I also note the time of the dream, whether it is during the day or at night, and at what hour, whether at dawn, noon, evening, or the hour of magic. A dream or a vision, a gene or a habit inherited from “Hathoot” – my father, may Allah have mercy on him. I only lack capturing the moment in an image.
Al-Umda of the village lies in wait, scrutinizing me with accusations and allegations, even if they exist only in dreams and visions! Who is more deserving of blame? Am I the one who infiltrates their dreams, if that is true, or is it Shamikh, the hunchbacked who harasses them at their doorsteps in reality?!

It’s as if he wants all of them to believe him, saying, “What else could drive them to soil their garments with their own hands if not the truth of their words?” Then he speaks as if he is unaware, saying, “On the night when this assault occurs, while I am next to my wife, immersed in sleep, I feel a black magnetic aura surrounding me, tickling my body.”

Then his train of thought shifts, still in the same guise, and he says, “Why shouldn’t I believe my wife? When a hen dreams, it dreams of being in the grain and barley market, and when it awakens from its slumber, it clucks with joy or contentment, without complaint if it finds nothing. Here lies the difference between my wife and a hen.”

If Al-Umda uttered these words as he emerged from his slumber, he would surely be ashamed of himself. Furthermore, his wife does not want a feather on her head, especially in a matter like this, for she bears a feather on her head due to her social status. In a matter like this, no one claims to be immune, even in a dream. And even if she doesn’t confess to anyone, it will be evident on her face. Can she not turn pale or blush before the women of the town as they chatter about these dreams?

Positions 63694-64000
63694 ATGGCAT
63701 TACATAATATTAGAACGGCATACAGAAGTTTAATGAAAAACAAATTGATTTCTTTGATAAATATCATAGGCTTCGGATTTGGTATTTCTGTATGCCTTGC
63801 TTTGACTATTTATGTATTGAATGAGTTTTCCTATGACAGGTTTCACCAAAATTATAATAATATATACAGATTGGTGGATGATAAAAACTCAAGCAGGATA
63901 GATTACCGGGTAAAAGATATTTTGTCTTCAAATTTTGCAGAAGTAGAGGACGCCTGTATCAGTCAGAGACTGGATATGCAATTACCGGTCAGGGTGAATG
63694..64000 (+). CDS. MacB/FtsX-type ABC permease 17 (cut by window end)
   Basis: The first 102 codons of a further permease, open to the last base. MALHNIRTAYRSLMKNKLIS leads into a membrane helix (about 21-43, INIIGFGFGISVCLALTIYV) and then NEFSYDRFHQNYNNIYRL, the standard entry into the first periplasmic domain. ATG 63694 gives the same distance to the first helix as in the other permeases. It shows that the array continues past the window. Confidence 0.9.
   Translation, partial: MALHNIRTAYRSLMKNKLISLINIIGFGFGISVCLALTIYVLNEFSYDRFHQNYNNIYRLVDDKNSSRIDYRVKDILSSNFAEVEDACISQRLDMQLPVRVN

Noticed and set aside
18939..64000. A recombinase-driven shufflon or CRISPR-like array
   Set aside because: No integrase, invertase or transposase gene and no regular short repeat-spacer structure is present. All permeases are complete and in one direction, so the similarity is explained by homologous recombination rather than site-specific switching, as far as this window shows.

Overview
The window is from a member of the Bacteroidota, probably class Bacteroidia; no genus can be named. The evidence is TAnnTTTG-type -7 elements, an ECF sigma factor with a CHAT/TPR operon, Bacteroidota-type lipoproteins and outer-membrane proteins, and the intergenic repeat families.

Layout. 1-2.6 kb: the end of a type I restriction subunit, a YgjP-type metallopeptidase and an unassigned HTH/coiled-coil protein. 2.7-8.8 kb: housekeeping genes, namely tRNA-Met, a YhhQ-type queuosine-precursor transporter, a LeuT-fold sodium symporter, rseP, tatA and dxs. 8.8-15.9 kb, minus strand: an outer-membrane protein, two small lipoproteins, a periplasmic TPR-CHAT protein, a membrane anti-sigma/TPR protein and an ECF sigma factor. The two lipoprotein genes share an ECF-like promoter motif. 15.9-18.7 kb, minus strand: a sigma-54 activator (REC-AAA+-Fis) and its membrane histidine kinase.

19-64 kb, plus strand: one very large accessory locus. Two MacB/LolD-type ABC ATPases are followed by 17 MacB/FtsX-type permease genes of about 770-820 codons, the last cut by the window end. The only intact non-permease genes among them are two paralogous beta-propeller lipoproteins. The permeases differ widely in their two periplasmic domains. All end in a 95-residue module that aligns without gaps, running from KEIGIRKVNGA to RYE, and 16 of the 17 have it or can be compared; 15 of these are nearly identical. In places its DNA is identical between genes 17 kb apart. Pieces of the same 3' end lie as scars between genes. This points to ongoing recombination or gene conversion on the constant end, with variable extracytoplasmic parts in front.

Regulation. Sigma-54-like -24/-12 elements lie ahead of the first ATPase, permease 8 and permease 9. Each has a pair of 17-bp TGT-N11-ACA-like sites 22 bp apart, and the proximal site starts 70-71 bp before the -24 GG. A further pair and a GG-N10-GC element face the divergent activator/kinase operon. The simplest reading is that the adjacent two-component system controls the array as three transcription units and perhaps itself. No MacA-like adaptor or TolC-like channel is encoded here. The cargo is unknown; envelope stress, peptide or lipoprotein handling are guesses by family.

Drops of silent confession will trickle from the pores of her face.

Did her husband become angry with her today because of her contact with me, or my contact with her in the dream, as he is still resentful towards me? To the extent that he would expose his wife like this? Could it be that she urged him to reveal her secret, or did she reveal it herself? And which is better: for him to disclose it, at least to himself, or for her to openly declare it to the people?


AlUmda wants the three women, the divorced, the widowed, and the spinster, to believe him, knowing full well that their houses are not adjacent and that the spinster, for example, would not attract anyone, neither a devil in a dream nor a man in reality.
So how can they believe him in such a “parallel” situation, with this intertwined condition, unless they were in one house, in one room, even merging into one body?!

He tries to arrange the trap, saying, “Perhaps Ibn Hathoot left one house to enter another, then the third, and the roosters started crowing, so the period before dawn became prolonged. Each one experienced her pleasure alongside the pleasure of the others at the same time, to the same melody.”

“Ah, and when did that happen?”


“Does it mean that the three of you came together at the same time, at the hour of the roosters announcing dawn?”


“Glory be to God… the same timing as all the women in the village!”

Then he mutters as if he admits something, “And with my wife as well.”

Al-Umda’s tongue always precedes his thoughts, but here he holds it, not uttering this thought aloud.

Then he speaks like a philosopher or a mosque preacher, saying, “What prevents them from all coming to them in a unified dream? The Angel of Death takes the souls of millions in one moment and one presence.”

Faten, or the disabled woman, refused to follow the gossip of the three women, even though her ailment came from something like what they say happened to her at night, and in the morning, her beauty changed to paleness in her face and frailty in her body!